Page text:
The constitution of India is not rigid and not flexible, but it is a combination of these both. Article 368 in part XX gives powers to parliament to amend the constitution and its procedures. Parliament can amend it by adding article, or delete any provision, but however parliament cannot amend those provisions which change the ‘basic structure’ of parliament (The supreme court of India has ruled this in Kesavananda Bharti case in 1973). The American constitution is very rigid & that of Britain very flexible. Our constitution is the synthesis of these two constitutions.
TYPES OF AMENDMENTS
Article 368 gives two types of amendments first is by special majority & other is by special majority with ratification of half of states with simple majority. Some articles of constitution can be amended by simple majority that is majority of members of each house present and voting but these type of amendments are not considered to be amendments constitution under Article 368.
The amendments can be done by three ways:
- Amendments by simple majority of parliament (i.e. majority of the people present and voting)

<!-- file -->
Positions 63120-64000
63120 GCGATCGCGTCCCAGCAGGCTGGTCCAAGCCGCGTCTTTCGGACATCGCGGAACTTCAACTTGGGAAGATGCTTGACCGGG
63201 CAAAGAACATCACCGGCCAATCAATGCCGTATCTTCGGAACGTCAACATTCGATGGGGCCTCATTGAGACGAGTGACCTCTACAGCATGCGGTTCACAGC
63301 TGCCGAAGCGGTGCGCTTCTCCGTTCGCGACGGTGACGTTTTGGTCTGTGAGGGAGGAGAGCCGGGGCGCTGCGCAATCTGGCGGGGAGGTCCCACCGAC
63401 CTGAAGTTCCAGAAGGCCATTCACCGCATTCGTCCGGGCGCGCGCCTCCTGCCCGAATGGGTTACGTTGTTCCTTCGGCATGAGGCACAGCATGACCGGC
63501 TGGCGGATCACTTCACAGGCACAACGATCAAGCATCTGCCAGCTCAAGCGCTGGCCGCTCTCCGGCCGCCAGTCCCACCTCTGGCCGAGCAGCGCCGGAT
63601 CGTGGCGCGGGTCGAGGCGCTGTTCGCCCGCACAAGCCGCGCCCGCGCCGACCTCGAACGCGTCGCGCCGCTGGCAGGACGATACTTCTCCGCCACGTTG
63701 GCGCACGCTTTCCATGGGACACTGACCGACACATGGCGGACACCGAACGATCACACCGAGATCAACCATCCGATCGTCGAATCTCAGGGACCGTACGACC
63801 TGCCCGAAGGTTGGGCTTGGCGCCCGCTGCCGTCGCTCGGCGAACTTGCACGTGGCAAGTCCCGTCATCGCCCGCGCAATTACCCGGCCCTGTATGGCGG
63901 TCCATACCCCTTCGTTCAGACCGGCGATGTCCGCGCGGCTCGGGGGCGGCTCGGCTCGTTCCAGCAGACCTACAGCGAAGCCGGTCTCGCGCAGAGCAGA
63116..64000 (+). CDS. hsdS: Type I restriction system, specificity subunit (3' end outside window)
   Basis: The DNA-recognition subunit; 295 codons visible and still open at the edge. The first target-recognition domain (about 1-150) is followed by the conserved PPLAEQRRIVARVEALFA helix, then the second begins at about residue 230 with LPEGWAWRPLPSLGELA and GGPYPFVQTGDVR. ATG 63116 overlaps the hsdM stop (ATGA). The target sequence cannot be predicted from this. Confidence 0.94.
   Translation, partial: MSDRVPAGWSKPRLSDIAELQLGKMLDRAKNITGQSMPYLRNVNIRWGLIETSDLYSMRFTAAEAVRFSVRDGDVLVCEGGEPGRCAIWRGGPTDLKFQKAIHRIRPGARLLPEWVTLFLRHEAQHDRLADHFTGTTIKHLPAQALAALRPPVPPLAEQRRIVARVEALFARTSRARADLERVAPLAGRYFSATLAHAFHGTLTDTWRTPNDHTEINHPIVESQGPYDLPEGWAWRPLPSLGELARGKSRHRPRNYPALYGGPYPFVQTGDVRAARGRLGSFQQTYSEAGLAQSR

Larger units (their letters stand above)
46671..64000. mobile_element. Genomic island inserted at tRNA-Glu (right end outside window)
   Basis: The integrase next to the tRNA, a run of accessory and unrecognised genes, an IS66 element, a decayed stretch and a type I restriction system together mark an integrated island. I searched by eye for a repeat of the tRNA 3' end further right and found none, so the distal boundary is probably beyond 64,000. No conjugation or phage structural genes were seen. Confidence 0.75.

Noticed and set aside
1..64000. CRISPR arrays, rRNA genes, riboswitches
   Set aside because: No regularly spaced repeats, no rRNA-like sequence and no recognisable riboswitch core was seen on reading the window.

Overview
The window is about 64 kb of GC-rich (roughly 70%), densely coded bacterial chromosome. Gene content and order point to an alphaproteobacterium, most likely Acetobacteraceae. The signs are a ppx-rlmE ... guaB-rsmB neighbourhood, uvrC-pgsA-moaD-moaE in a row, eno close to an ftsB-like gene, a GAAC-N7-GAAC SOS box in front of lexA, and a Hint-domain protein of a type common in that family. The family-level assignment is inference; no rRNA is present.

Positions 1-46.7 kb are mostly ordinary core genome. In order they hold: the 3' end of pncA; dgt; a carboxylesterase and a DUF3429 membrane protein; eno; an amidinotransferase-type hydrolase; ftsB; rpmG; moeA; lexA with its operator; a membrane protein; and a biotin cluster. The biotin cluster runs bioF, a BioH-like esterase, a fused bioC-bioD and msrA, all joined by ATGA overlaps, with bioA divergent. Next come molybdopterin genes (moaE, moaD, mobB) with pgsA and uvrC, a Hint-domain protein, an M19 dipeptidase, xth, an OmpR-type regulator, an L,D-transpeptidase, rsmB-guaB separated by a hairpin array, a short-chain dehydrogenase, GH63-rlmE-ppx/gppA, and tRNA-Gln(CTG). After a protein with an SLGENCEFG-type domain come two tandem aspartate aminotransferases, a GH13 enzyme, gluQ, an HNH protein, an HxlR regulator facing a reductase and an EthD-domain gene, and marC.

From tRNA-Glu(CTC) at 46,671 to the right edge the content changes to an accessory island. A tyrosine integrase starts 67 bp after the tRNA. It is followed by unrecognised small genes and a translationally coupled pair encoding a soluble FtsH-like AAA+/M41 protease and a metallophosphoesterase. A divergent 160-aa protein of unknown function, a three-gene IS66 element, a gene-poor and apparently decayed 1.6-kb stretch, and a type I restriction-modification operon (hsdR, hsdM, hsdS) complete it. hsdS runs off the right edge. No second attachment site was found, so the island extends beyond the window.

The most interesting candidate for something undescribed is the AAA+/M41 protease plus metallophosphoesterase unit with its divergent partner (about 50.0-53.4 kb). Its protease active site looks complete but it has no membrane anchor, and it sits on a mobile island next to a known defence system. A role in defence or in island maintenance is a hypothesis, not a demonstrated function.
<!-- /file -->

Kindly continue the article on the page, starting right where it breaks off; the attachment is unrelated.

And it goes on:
- Amendments by special majority of parliament
- Amendments by special majority of the parliament and the ratification of half of the state legislatures
AMENDMENTS BY SPECIAL MAJORITY
Special majority means amendment of the constitution under article 368 involving 1) majority of the total membership of the house (i.e. more than 50% of the total members of the house) plus ii)majority of two-third of the members of each house present and voting (i.e. the people present at the time of voting in the house should amount to two-third).
Following provisions can be amended by special majority;
- Fundamental rights
- Directive principles of state policy
- All the provisions which are not covered by first and third categories.